The advertising machinery of commerce had succeeded beyond even its wildest dreams in brainwashing the American public into believing that happiness could be obtained in thrilling ways on the day after Thanksgiving by simply purchasing things. Sales that dazzled our craving and sensible budgets awaited diligent and committed shoppers, providing that they cued up in time to beat out all the other diligent and committed shoppers. If that required a little body blocking under the net, well, that’s all part of the game.
So the powers that be succeeded in their attempt to convince millions that this Black Friday ritual was now an essential part of the consumer landscape. And what are we considered if not consumers?
But the time kept get rolling back, moving earlier, until shoppers with frothing mouths stood poised outside of the store of Eden at the crack of midnight, waiting for the countdown, the rush, the possession, the kill. And with the addict poised to buy anything as soon as possible, anything to medicate the ceaseless craving, the architects of social life broke through the barrier: Thanksgiving Day itself. Yes indeed. And why not?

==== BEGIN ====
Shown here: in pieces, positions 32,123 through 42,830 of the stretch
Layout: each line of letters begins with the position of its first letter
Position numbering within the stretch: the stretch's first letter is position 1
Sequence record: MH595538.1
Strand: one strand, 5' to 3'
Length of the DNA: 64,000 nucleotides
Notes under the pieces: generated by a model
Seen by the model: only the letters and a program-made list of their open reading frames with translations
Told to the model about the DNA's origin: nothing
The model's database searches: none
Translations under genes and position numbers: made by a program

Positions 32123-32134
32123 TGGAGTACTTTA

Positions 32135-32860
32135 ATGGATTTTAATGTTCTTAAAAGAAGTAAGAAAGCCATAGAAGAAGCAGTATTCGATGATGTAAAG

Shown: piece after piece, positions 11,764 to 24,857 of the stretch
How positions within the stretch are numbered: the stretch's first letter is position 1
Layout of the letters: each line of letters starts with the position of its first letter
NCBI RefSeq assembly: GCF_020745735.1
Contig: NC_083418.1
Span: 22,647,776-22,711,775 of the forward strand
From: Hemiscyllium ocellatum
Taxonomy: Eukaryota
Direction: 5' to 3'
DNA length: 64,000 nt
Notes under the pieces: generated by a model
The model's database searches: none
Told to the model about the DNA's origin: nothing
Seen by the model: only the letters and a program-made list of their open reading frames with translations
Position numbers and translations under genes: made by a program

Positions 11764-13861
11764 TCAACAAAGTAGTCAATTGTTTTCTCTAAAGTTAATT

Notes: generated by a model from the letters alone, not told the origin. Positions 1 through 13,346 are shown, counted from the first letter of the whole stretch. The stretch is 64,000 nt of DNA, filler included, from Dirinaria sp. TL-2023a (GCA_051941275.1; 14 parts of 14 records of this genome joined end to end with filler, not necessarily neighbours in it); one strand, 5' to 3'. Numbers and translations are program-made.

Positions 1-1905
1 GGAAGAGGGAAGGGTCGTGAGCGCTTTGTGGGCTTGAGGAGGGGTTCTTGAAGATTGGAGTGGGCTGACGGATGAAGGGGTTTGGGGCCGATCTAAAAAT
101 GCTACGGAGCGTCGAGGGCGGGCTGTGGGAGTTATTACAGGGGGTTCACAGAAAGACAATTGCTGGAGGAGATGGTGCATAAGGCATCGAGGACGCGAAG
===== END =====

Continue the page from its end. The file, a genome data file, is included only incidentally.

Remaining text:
When you think of it, Thanksgiving is just an idea, not an absolute. You can plan your meal time, well, anytime of the day you choose. And why not consider shopping as part of the pleasure of a holiday? Yes, there is no reason to wait for Black Friday when the day before, Thanksgiving, is as wide open as the horizon.
And so the era of safeguarding one day for family, for giving thanks, for in-gathering, for detaching from compulsive acquiring and the pursuit of more profit, came to an end. Employers required their workers to report on a day that could have been spent with family or friends. People rushed through the pumpkin pies and even shortened naps to bolt to the access points, the places where the hunger to buy were open, luring with astounding values.
As people bought not only things but the line that said one more day of open cash registers is a good thing, they simultaneously lost one of the last great American Sabbaths.
I believe that I will pass on the madness of compulsory shopping on Black Friday, Thanksgiving or for that matter any pre-programmed day. Call it a personal revolution or an act of popular culture disobedience. I really don’t care how you describe it.
But count me out.